Four more US states weigh up web gambling

You know the U.S. casino industry is hurting when the Bible Belt is willing to talk about online gaming.
Three attempts to open conservative, Deep South Mississippi to the Web have been tried, all three have failed. But the pending shutdown of Harrah’s Tunica, the largest casino in the north of the state, with the loss of 1,300 jobs, appears to have gotten everyone’s attention.

“There’s just too much supply in that market,” said John Payne, president of the Central Markets division of Caesars Entertainment, in explaining the company’s decision to close the property after 18 years of operation.
Tunica has seen gaming revenue shrink to $738 million last year from $1.2 billion in 2006.
“The Harrah’s has not been profitable for a while,” Payne said.
It’s a lament being heard in markets around the country. In January, Atlantic City’s Atlantic Club Casino Hotel shut its doors, a victim of intensifying competition in the Northeast, where Atlantic City flourished for years as the only game in town. Then the recession and a wave of legalizations across the Mid-Atlantic combined to gut revenues citywide by more than 40 percent since their peak in 2006.
Some 39 states have casino gambling of some kind, up from only two in 1988, and more sizable resorts are on the way in New York, Pennsylvania, Massachusetts and Maryland. Nationally, revenues were flat at $34 billion in 2013. Through February they had fallen for six straight months in the four largest Midwest markets: Indiana, Missouri, Illinois and Michigan. Even Las Vegas was down 12 percent through the early part of this year.
“The new reality of the gaming industry—or at least what has been the reality in recent years—is that more markets are becoming saturated and new competitors are increasingly cannibalizing their neighbors rather than growing the pie,” says Frank Fantini, an investment analyst and publisher of a series of widely read financial reports.
Gaming revenue in Mississippi fell 6 percent in 2013. That’s bad news for a state that relies on the industry for about 5 percent of its annual budget. The Legislature has responded by commissioning a blue ribbon panel to study the experiences of the three states—New Jersey, Nevada and Delaware—that have inaugurated online regulation. 

In Pennsylvania, which has grown since casinos were introduced in 2006 to become the second largest market in the country, largely at the expense of Atlantic City, an analysis by the Legislature’s Budget and Finance Committee is due for release on the “potential impact of online gaming on the gaming industry, including the impact online gaming may have on the Commonwealth’s tax revenues and employment at the Commonwealth’s casinos”.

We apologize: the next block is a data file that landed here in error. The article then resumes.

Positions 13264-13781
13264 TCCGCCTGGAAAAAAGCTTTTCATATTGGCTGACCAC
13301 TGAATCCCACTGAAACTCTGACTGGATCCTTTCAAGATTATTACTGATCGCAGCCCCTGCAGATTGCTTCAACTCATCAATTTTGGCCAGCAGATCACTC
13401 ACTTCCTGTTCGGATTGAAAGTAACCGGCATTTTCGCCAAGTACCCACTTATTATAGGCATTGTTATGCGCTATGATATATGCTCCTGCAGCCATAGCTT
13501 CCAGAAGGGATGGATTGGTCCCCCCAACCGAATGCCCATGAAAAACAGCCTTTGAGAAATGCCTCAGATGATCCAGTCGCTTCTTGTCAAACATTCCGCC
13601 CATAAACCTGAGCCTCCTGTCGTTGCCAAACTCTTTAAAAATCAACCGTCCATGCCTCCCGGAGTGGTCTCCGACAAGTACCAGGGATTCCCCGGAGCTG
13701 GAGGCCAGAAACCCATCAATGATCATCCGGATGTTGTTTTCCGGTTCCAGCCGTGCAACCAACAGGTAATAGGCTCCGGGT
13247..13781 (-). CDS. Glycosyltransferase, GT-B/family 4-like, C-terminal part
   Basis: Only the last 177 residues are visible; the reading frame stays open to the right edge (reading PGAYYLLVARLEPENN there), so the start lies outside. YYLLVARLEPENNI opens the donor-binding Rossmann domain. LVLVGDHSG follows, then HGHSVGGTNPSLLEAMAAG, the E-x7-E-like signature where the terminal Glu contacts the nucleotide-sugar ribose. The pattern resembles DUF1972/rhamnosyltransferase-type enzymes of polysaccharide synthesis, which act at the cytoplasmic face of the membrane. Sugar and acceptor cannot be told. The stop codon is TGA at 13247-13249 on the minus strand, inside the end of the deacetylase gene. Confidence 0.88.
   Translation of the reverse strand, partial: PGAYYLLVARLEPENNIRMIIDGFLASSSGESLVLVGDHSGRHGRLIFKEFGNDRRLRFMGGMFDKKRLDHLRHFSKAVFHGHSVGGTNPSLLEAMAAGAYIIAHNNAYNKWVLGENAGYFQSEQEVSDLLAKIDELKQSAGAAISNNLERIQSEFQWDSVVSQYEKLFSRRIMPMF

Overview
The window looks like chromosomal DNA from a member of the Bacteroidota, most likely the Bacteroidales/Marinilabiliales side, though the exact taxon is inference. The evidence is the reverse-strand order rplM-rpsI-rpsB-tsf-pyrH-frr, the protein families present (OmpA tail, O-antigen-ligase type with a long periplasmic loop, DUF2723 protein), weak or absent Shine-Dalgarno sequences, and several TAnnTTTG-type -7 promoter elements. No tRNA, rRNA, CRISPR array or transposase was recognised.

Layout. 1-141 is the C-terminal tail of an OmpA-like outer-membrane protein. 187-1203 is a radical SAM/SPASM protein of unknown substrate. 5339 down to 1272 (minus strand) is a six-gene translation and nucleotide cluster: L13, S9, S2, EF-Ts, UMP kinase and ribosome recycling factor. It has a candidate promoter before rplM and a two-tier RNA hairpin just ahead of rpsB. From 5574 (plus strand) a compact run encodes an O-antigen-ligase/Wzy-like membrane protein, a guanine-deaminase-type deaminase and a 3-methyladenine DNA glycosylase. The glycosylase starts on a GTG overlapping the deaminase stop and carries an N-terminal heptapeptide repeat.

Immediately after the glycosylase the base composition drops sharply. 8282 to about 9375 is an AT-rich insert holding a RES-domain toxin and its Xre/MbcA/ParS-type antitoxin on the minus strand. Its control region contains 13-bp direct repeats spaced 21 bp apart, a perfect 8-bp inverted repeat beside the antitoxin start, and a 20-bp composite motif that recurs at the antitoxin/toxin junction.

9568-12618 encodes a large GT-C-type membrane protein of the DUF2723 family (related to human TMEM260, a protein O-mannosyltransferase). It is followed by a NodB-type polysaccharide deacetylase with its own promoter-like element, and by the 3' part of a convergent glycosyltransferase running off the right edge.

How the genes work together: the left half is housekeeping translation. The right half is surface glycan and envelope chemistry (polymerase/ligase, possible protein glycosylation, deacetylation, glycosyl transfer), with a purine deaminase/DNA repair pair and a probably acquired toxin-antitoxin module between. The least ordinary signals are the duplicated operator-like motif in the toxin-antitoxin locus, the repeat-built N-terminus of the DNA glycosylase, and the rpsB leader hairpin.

Year on year, gaming revenue was down 1.4 percent in Pennsylvania in 2013 to $3.11 billion. Slot machine revenues fell in both January (-7%) and February (- 7.54%). Experts believe increased competition from neighboring New York, Maryland, Ohio and Delaware are taking a toll, and that has several lawmakers pushing for expansion to cover a growing state deficit. Gov. Tom Corbett wants to legalize keno and tavern gambling and expand the land-based market to fund part of his $30 billion spending plan for 2013-2014. 
In neighboring New York, Republican state Sen. John J. Bonacic has introduced a bill that would legalize online poker and allow for interstate compacts for sharing liquidity and revenues.
Discussions have resumed in Massachusetts on two bills introduced last year for expanding state lottery ticket sales to the Internet and authorize state-regulated online poker and blackjack.
Michigan has already moved in this direction and is slated to begin selling lottery tickets and offer lottery games online by the end of the year via a contract with Pollard Banknote Limited of Canada and Malta’s NeoGames. The deal is worth $23 million over the first four years, a period in which the state hopes to pocket $120 million in revenues for public education.
Michigan will join Illinois and Georgia as one of three states with an internet lottery.

The Feds are coming, and Vegas is worried